Britain was soon joined by Germany, France, the US, Japan and Italy in building Dreadnoughts while Brazil and Turkey ordered theirs from British shipyards.
In Britain there was Dreadnought fever as the public clamoured for more shipbuilding and the Liberal government, caught trying to reduce naval spending, was forced on the defensive. One election meeting was disrupted by cries of "Dreadnought! Dreadnought! Dreadnought!".
"We want eight and we won't wait" was another popular cry as naval propagandists demanded that number of new ships. The result was hardly a surprise. As the Home Secretary, Winston Churchill, wryly noted: "The Admiralty had demanded six ships; the economists offered four; and we finally compromised on eight."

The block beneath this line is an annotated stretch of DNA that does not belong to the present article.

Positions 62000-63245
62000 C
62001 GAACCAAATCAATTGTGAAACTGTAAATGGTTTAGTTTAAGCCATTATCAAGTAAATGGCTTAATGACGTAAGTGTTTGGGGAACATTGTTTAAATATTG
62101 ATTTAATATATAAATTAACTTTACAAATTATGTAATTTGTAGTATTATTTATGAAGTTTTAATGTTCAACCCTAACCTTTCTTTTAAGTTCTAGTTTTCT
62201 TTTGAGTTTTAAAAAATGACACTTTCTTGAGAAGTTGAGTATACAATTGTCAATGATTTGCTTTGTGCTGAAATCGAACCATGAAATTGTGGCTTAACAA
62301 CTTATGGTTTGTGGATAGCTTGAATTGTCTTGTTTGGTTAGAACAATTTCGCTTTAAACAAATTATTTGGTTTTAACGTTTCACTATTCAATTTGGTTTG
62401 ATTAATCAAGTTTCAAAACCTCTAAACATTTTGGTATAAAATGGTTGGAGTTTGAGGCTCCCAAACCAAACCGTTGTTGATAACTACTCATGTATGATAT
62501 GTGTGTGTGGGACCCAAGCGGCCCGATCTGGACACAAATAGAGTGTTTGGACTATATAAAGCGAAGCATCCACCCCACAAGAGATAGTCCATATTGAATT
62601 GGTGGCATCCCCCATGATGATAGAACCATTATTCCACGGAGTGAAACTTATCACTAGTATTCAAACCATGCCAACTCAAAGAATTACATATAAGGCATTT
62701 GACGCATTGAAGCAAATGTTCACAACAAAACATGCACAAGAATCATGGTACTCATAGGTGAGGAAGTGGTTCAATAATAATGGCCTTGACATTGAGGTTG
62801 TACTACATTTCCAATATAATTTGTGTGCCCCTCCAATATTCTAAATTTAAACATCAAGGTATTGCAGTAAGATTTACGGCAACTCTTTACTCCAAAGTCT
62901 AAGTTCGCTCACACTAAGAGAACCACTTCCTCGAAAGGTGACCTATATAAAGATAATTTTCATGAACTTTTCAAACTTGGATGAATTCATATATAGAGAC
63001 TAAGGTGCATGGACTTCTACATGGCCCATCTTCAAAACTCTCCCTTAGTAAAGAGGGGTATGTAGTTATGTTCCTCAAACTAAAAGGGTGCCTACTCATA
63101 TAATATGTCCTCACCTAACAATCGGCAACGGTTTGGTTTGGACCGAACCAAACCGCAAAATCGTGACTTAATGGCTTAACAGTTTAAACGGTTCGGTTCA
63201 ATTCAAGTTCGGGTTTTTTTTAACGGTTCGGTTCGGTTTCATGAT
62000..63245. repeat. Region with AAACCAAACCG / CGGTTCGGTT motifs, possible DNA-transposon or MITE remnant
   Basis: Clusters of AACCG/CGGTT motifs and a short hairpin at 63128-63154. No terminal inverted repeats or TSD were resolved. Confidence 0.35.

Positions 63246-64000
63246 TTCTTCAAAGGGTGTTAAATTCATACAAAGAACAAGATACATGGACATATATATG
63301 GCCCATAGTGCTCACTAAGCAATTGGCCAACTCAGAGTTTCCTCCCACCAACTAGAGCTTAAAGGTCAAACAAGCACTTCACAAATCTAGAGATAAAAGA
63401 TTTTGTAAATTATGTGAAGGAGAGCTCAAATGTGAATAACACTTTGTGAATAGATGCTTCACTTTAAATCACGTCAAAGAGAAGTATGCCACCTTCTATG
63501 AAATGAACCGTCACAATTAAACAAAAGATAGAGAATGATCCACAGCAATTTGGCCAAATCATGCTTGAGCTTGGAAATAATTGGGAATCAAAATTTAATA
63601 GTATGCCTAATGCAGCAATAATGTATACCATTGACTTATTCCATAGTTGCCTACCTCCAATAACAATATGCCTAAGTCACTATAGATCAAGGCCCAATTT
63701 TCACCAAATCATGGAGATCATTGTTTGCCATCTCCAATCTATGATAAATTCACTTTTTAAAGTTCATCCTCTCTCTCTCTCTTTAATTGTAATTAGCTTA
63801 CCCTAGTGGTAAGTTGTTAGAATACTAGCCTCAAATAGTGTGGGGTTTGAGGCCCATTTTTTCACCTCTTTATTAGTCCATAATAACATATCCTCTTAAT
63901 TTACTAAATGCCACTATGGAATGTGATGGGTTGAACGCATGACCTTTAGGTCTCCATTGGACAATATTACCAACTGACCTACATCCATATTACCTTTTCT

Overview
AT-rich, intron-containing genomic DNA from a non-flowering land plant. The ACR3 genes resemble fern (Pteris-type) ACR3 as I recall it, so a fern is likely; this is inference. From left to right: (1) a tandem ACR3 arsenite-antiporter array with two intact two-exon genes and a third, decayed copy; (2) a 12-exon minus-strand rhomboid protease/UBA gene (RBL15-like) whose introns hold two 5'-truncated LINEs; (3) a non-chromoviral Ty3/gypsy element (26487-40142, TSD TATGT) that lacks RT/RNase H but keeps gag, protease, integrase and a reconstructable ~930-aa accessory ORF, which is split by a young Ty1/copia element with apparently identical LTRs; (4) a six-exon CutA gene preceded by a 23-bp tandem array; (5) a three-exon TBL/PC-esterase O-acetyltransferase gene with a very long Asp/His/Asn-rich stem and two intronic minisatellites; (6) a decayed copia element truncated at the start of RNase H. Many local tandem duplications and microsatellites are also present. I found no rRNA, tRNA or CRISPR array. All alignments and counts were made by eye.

The reason for the fever was that the stakes for the UK were so high. Only the Royal Navy could ensure British security, and only the Royal Navy, by protecting trade routes, could ensure her prosperity.
No other major nation was so reliant on its navy for its wealth and security. Lord West describes the disparity: "For us, supremacy at sea was fundamental for our survival. For them it was just nice to have."
Ultimately Britain won the naval arms race with Germany several years before World War One, and in time Dreadnoughts were replaced by super-dreadnoughts - with even larger guns, faster engines and more armour.
Dreadnought and her successors went on to form the backbone of the Grand Fleet, described by Churchill, by then First Lord of the Admiralty as "the Crown Jewels" and at their assembly, prior to the outbreak of war as "the greatest assemblage of naval power ever witnessed in the history of the world".
Dreadnought herself was taken out of service shortly after WW1 and sold for scrap in the early 1920s. But by then she had wrought her revolution. Naval warfare had changed forever.